Happy holidays! 'Tis the season once again for Santa, menorahs, ugly sweaters and obligatory office parties. Three Long Beach theatre companies are also bringing us the latest installments of their traditional December offerings.
The Garage Theatre's annual family-friendly holiday melodrama, now in its 12th year, is Rod McGirdlebutt Strikes Back, or The Sun Sets on the Cyclone Racer One Last Time. This new chapter in the ongoing saga of a heroic roller coaster operator fighting the villainous Ian Sidious for control of the since-shuttered Pike boardwalk is set in 1956. Combining Long Beach nostalgia with references to modern cultural touchpoints like the Star Wars and Back to the Future films proves to be a winning formula. Mickey Mouse, Elvis Presley and Ronald Reagan also make appearances but they aren't the inspiring figures here that their fans are accustomed to.
Sidious (played by Joe Howells in most performances but by Craig Johnson a couple of times) is once again out to take over the Pike. This time around he has the help of a time machine developed by the equally sinister Dr. Lucifer Prince (Paul Knox, who also does a terrific Joe Cocker impersonation). In addition to McGirdlebutt (endearingly played by Rob Young), those intent on foiling the pair include reporter Dixie Troobaloo (a somewhat underused Jami McCoy), imprisoned whistleblower Ging Pao (Sally Nguyen), the dimwitted Jim Joe Bob Louie the 4th (Matthew Vincent Julian) and an alligator named Alice (a charming Jacqueline Jacobs), who happened to study law at Yale.
Jamie Sweet, who wrote and directed the production, fills it with "smoke, lasers, flying objects and guffaws," to quote the program cover. Although it could be trimmed by a good half hour to better accommodate their attention spans, kids will likely enjoy the overall silliness and interactive nature of the show. Audience members are instructed in how to cheer or hiss its various heroes and villains, and are also provided generous quantities of stuffed felt tomatoes and fake flowers with which to shower Sidious, Prince or Dixie. While there actually isn't any Christmas content in Rod McGirdlebutt Strikes Back aside from some cool red and green laser lights, the show can still serve as a holiday treat for the whole family.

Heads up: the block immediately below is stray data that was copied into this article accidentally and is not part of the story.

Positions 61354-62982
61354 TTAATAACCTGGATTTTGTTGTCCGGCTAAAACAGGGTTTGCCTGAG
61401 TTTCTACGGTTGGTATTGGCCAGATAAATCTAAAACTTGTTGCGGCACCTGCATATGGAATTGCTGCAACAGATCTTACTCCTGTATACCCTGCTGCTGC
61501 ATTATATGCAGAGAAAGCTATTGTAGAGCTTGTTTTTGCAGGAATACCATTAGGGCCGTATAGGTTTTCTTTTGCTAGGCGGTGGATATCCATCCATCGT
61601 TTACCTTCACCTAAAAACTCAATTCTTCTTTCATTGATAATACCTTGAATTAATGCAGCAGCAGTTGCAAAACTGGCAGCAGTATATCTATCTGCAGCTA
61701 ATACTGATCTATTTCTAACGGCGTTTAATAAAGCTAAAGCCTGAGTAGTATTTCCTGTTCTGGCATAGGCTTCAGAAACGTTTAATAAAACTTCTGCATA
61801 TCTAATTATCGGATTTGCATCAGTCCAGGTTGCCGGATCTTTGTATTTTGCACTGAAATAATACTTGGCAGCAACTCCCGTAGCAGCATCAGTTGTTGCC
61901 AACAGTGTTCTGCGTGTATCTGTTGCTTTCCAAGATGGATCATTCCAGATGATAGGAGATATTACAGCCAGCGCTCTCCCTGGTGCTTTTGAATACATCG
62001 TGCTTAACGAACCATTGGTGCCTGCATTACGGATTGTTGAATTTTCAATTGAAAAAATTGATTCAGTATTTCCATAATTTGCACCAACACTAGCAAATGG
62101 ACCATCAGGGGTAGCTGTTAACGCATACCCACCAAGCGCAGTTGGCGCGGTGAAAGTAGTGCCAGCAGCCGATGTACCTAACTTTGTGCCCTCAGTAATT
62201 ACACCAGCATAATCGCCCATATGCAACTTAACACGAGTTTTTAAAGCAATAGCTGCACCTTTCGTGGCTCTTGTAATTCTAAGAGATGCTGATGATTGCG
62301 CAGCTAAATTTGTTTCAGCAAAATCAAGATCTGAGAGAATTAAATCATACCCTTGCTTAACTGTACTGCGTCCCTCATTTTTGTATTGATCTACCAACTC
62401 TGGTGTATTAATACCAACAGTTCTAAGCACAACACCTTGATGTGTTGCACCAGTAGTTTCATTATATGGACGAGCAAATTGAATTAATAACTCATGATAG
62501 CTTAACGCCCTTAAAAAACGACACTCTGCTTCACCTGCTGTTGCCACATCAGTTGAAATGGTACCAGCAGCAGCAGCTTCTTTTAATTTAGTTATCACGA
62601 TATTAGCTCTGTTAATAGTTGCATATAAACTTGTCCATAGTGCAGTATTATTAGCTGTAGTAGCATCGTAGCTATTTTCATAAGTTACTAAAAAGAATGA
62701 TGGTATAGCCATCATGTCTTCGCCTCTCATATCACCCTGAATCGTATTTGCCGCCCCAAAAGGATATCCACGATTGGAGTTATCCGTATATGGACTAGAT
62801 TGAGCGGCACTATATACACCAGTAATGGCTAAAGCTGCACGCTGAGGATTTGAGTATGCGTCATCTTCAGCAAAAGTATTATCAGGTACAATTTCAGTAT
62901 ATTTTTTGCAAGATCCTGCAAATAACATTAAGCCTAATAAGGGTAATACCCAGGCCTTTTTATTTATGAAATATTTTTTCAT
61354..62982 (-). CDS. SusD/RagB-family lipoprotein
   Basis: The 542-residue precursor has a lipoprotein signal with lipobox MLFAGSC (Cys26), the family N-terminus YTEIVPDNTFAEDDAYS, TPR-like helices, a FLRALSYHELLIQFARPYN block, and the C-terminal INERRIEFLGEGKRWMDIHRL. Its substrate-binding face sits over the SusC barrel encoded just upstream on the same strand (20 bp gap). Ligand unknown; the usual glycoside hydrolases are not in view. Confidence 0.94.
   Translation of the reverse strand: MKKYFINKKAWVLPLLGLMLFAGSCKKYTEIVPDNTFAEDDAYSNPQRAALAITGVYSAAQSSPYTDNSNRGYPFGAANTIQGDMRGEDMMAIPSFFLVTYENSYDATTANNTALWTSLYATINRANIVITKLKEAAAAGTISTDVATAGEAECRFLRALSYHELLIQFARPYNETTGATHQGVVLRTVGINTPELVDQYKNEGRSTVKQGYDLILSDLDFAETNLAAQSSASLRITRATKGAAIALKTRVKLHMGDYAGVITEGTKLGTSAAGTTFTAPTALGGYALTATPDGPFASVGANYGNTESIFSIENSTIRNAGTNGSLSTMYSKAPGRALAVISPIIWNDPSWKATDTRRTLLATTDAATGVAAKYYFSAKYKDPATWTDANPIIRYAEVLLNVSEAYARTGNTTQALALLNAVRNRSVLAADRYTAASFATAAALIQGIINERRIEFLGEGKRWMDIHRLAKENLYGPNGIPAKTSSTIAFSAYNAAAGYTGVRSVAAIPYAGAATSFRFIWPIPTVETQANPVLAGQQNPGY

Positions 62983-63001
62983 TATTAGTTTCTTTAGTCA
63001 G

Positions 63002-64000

Somberton Senior Residence Presents The Nutcracker, now in its fourth year at the Found Theatre through January 17th, is more adult-leaning but more specifically Christmas-oriented. Set in a retirement home chock-full of (mostly) happily demented oldsters, it is also an interactive affair. Attendees are welcomed to each performance as new residents and given little cups of candy "medication" and/or nuts. One audience member at the matinee I attended was even ordered to wear a hospital gown.
Presided over by the strict Nurse Jessica (Joyce Hackett), resident activities include playing Bingo, watching Jeopardy and, during this time of year, participating in their annual holiday show for family members. Kevin Gillespie (played by stage and film vet Derek Long) is the director recruited to stage the event and he quickly finds himself flummoxed. Wrangling a cast that includes a woman who thinks she is Judy Garland, a flamboyantly gay former dancer and a man confined to a wheelchair would try anyone's patience.